At the end of the 1940s, Jewish Moroccans numbered about 250,000 — some 10 percent of the population.

The vast majority left after the creation of the state of Israel in 1948, and the community now numbers around 3,000, still the largest in North Africa.

Jewish presence in Moroccan culture now appears in the primary-level social education curriculum, in a section dedicated to Sultan Sidi Mohammed Ben Abdellah, known as Mohammed III.

A view inside the David Hamelekh Synagogue, which has been closed since the outbreak of the coronavirus, in Casablanca, Morocco, May 28, 2020. (AP Photo/Mosa’ab Elshamy)

The 18th-century Alawite ruler chose the port of Mogador and its fortress, built by Portuguese colonists, to establish the coastal city of Essaouira.

Under his leadership, the diplomatic and commercial centre became the only city in the Islamic world counting a majority Jewish population, and at one point had 37 synagogues.

“While there was a Jewish presence in Morocco before the 18th century, the only reliable historical records date back to that time,” Chafiqi said.

Two US-based Jewish associations — the American Sephardi Federation (ASF) and the Conference of Presidents of Major American Jewish Organizations (COP) — said they “worked closely with the Kingdom of Morocco and the Moroccan Jewish community” on the “groundbreaking” academic reform.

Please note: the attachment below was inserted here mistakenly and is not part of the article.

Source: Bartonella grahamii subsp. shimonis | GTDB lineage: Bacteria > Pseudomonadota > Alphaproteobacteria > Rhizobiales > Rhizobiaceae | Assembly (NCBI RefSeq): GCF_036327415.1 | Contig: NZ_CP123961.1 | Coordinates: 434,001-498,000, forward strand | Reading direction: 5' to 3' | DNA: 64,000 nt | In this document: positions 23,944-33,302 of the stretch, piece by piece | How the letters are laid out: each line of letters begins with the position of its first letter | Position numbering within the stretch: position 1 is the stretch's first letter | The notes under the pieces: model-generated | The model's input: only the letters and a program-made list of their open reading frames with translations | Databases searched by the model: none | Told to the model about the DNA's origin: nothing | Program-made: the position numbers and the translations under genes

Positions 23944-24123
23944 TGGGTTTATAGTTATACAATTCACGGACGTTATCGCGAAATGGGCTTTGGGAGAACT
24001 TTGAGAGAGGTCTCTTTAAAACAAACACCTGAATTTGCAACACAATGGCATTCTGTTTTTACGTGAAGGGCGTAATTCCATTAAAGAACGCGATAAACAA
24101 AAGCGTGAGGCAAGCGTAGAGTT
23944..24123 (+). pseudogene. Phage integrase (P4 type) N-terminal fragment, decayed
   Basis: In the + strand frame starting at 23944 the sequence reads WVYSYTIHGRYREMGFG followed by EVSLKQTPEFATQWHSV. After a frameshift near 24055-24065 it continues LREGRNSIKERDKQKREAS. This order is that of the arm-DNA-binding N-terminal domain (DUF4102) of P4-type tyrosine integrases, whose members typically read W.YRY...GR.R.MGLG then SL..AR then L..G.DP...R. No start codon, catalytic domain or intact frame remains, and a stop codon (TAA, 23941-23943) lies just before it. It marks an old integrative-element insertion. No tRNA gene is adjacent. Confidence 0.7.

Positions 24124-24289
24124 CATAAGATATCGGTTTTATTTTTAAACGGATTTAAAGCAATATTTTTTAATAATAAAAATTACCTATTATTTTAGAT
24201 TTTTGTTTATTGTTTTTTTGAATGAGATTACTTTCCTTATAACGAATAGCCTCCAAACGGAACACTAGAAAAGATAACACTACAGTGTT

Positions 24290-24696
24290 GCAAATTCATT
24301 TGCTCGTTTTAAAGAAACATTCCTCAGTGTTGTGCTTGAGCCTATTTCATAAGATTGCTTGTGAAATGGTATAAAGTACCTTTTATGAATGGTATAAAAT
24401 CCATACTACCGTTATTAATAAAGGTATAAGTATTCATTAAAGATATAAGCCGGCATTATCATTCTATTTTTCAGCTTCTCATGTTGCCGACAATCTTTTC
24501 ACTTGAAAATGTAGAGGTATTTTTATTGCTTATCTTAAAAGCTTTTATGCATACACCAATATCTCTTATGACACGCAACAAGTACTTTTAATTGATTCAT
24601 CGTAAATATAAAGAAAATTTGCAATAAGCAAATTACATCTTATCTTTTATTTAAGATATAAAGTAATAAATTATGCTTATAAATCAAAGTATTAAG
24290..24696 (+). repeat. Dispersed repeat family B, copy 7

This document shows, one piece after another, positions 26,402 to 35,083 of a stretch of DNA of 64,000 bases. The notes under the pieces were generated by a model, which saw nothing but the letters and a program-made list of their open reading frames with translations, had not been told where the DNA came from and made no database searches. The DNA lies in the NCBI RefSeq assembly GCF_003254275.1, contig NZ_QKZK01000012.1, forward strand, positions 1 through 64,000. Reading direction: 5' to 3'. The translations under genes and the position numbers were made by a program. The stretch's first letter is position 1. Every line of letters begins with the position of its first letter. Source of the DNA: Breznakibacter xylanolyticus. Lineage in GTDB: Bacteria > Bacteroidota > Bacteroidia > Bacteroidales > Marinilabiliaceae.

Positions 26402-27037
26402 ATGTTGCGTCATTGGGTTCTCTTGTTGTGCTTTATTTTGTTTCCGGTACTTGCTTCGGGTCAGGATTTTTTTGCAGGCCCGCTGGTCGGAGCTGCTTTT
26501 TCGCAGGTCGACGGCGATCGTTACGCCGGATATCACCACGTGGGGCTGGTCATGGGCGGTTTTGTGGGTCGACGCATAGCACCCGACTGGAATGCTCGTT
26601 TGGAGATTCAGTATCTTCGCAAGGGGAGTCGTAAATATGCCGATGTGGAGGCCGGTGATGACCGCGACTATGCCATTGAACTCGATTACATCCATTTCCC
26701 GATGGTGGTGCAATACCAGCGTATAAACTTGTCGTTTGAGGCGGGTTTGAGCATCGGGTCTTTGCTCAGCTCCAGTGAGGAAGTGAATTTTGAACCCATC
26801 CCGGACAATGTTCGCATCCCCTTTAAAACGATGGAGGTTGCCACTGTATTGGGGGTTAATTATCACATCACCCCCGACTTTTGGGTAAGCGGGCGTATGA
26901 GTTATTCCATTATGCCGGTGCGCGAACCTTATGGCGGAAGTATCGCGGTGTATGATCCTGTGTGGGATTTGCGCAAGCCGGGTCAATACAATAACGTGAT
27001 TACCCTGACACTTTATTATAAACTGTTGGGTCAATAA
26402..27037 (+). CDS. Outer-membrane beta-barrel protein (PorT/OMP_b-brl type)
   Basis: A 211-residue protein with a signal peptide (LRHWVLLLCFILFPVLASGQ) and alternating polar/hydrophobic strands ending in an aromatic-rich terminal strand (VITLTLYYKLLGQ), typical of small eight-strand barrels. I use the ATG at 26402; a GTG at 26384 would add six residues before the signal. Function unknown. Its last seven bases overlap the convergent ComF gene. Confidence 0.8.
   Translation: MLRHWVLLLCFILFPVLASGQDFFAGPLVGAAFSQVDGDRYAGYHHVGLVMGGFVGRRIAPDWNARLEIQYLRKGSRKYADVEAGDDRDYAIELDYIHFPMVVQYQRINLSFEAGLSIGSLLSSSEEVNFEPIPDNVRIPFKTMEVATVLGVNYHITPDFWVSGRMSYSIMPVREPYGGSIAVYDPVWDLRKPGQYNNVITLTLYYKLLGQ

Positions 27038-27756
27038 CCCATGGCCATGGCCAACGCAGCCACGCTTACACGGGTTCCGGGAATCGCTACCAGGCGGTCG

“Ensuring Moroccan students learn about the totality of their proud history of tolerance, including Morocco’s philo-Semitism, is an inoculation against extremism,” leaders of the two organizations said in a statement published on Twitter last month.

Also in November, Education Minister Said Amzazi and the heads of two Moroccan associations signed a partnership agreement “for the promotion of values of tolerance, diversity and coexistence in schools and universities.”

The accord was symbolically inked at Essaouira’s “House of Memory,” which celebrates the historic coexistence of the city’s Jewish and Muslim communities.

In this file photo taken on December 14, 2019, Andre Azoulay, adviser to the Moroccan king, poses for a picture at the “Bayt Dakira” (House of Memory) Jewish museum, in Morocco’s Atlantic coastal city of Essaouira (FADEL SENNA / AFP)

Among those present was Andre Azoulay, a member of the local Jewish community who is also an adviser to King Mohammed VI.

The king, Morocco’s “Commander of the Faithful,” has pushed for a tolerant Islam that ensures freedom of worship for Jews and foreign Christians.

In September 2018, at a UN roundtable, he emphasized the role of education in the fight against racism and anti-Semitism.

Morocco “has never erased its Jewish memory,” said Zhor Rehihil, curator of Casablanca’s Moroccan Jewish Museum — the only one of its kind in the region.

History teacher Mohammed Hatimi said introducing Jewish identity into Morocco’s education program would help nurture “future citizens conscious of their diverse heritage.”

The move will also be part of a revision of the secondary school curriculum set for next year, according to Chafiqi from the education ministry.

Times of Israel staff contributed to this report.